Let's face it. Hanging art or photos on walls is a tough job. Not only is it an activity that leaves you with tired arms, but it's possible that the way your pieces are hung will never do them the justice they deserve!
The first, and often most difficult step, is choosing the look you want to accomplish. Gallery walls can be done in a very planned, methodical way and completed at once, or you can create a look that allows you to continually add to it and refresh the space with a more random approach. It really depends on you, your personal style, and the look you are wanting to accomplish for your home or office. Here are some helpful suggestions of how to organize your own galleries, or make them look completely unorganized; intentionally of course.
Starting with the hall above... which is, in a word... stunning. The size of these frames is large and dramatic which can be a great addition to a room that needs that bit of drama. The simple dark frames with their large, white matting (the white space between the frame and the artwork) adds great contrast to the grouping. Keeping with the same subject in each frame makes for a more sophisticated vibe going down a hallway; the theme here being a very modern approach to images of horses. I'm also totally diggin' the rug with it's very bold pattern but very neutral color combo.
A simple and very useful tip is to create and hang paper cutouts traced from your frames. This allows you to see if you like the idea that's in your head as much as you hope to. Not only does this help with laying out your pieces, but it also is extremely efficient with visualizing the scale of the pieces together with the size of your wall. Many times frames look like are going to be the perfect size, but once hung on the wall, you realize that they are either too small, or a bit too large for the space.
This diagram below can be really helpful when it comes to choosing the size of frames to use in the collection for your gallery wall.
More useful tips and inspiration...
This wall has a very creative, artistic feel. In fact, you might not recognize that all of the frames here are arranged in a very column-like method. You can see that there is a very nonchalant collection of images going into each column, which makes this style seem very easy going. Having a variation of frames and colors also adds to that feeling, making the pieces feel like an eclectic personal collection gathered over time. Notice how many different sizes of images and frames are in this collection as well, while still creating a type of grid. It’s a little bit more unexpected and adds personality to the room, without feeling unorganized or cluttered.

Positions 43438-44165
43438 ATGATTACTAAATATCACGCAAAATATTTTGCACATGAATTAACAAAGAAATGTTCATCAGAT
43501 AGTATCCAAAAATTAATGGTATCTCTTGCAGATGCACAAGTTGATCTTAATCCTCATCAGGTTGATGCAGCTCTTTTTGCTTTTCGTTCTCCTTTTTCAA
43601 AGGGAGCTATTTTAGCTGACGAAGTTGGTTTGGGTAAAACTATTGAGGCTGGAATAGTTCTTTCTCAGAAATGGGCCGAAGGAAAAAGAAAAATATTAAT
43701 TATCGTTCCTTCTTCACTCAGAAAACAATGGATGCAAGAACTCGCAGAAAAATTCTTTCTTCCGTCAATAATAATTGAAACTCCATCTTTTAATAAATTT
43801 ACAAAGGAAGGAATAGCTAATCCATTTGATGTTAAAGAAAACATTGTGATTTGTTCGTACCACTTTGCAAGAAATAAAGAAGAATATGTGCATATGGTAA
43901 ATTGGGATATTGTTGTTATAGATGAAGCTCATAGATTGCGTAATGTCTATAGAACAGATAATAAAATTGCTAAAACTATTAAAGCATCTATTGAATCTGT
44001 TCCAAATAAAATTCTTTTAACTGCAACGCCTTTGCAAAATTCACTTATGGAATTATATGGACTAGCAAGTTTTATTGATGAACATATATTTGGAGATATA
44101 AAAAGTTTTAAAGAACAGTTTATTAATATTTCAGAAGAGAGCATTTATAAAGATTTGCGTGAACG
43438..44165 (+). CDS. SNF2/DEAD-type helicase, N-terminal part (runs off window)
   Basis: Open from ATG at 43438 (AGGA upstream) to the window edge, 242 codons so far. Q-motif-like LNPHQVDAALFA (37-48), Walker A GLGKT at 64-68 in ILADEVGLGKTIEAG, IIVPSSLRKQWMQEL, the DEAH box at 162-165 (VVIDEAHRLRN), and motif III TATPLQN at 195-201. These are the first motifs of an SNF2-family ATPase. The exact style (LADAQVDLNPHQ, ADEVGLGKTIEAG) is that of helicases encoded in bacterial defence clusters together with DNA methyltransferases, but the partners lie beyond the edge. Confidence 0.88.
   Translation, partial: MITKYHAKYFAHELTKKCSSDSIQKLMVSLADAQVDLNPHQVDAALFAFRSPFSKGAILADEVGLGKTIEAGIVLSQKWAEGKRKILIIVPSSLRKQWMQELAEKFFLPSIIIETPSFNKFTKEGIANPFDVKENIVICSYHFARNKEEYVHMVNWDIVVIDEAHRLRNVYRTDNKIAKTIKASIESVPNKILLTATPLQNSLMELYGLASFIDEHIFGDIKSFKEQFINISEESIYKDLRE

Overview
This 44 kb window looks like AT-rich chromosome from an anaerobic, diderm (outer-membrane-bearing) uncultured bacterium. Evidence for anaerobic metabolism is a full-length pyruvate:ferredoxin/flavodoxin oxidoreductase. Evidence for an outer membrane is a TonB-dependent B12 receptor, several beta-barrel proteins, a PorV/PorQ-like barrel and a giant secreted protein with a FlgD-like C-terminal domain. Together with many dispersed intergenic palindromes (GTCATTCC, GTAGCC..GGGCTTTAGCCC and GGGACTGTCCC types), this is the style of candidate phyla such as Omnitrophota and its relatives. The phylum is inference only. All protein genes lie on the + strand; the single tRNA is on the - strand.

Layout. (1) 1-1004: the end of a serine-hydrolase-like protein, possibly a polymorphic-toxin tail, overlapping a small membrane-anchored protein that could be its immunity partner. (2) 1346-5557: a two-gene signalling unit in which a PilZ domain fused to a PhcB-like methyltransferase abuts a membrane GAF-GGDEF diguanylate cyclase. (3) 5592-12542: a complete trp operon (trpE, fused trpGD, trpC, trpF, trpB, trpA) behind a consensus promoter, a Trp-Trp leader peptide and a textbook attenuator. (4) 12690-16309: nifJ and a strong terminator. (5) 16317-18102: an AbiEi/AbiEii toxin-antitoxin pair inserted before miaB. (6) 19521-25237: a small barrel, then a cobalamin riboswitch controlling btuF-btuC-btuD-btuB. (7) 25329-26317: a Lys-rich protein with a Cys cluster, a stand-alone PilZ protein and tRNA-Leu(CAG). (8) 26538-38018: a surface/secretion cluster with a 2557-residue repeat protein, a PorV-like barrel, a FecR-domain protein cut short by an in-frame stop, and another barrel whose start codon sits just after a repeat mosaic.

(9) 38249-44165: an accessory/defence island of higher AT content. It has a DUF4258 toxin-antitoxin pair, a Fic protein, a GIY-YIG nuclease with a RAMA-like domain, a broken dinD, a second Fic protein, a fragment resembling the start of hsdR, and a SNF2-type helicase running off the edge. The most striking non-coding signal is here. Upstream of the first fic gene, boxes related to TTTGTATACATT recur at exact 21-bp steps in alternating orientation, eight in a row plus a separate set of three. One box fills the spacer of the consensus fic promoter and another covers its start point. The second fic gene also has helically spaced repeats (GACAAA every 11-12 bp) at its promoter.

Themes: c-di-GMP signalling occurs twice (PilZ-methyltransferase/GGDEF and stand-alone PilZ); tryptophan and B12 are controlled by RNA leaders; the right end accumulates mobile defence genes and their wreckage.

Being able to move your frames around in any which way in this gallery is so easy! You are able to switch up your space in just a couple of minutes without having to make any new holes in walls or get out the hammer. That is of course, once you've already hung the shelves securely. Making sure that your shelving is attached to studs becomes very important. Frames and the glass in them can get fairly heavy with a grouping like this, so you need to make sure that nothing will give out. I love how this scene is done mostly in black and white, with the exception of some brown in the furniture and the chrome of the fixture. Doing so makes this dining space seem a bit more dressed up.
TV’s are something that many people struggle with in certain rooms throughout the house. For many, having the television be a focal point is really no big deal. Personally, I don’t watch a ton of tv, and would prefer that the large dark box not hog all the attention. Mixing in a mounted system surrounded by frames is such a great way to switch it up. Although it is still a very bold rectangle, it seems less important when there are so many other neat pieces around it. Mounting the TV gives more room to display other favored items on the surface of the furniture below as well. The Kelly Green of that media console is also super beautiful and sleek. It stands out nicely against the light tones in this space.
Creating a gallery wall with a more random order over time can also be done in a clean way. Whether you like the simplicity of all white frames, or prefer to stick with darker tones, creating a common denominator works best. These white frames are lightweight enough to basically cover this entire wall. I appreciate the small set of keys that are thrown in the mix for some variety. Veering away from strictly frames leaves this wall a bit more playful. With the dark piece of furniture in this scene, I think the white frames were a lovely choice!
Last but not least is this really awesome wall for a children’s room done by our friends at SAS Interiors! Although this one is a bit custom with it’s recessed frames, I love that they are hung in such a simple and structured manor. Placing such large frames in a grid of nine that spans the wall is bound to give a room a sense of order… even at times when there are a billion different toys laying around.
Do you have an example of your own gallery wall or a style you love? Post a link and share it! You can find these examples and more on our Pinterest.